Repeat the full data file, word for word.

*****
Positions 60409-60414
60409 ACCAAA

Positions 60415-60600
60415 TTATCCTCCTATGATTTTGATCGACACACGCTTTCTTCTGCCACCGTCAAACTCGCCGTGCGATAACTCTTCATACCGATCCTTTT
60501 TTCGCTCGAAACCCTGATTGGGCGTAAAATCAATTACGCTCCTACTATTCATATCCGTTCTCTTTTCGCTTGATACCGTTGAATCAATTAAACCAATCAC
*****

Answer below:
Positions 60409-60414
60409 ACCAAA

Positions 60415-60600
60415 TTATCCTCCTATGATTTTGATCGACACACGCTTTCTTCTGCCACCGTCAAACTCGCCGTGCGATAACTCTTCATACCGATCCTTTT
60501 TTCGCTCGAAACCCTGATTGGGCGTAAAATCAATTACGCTCCTACTATTCATATCCGTTCTCTTTTCGCTTGATACCGTTGAATCAATTAAACCAATCAC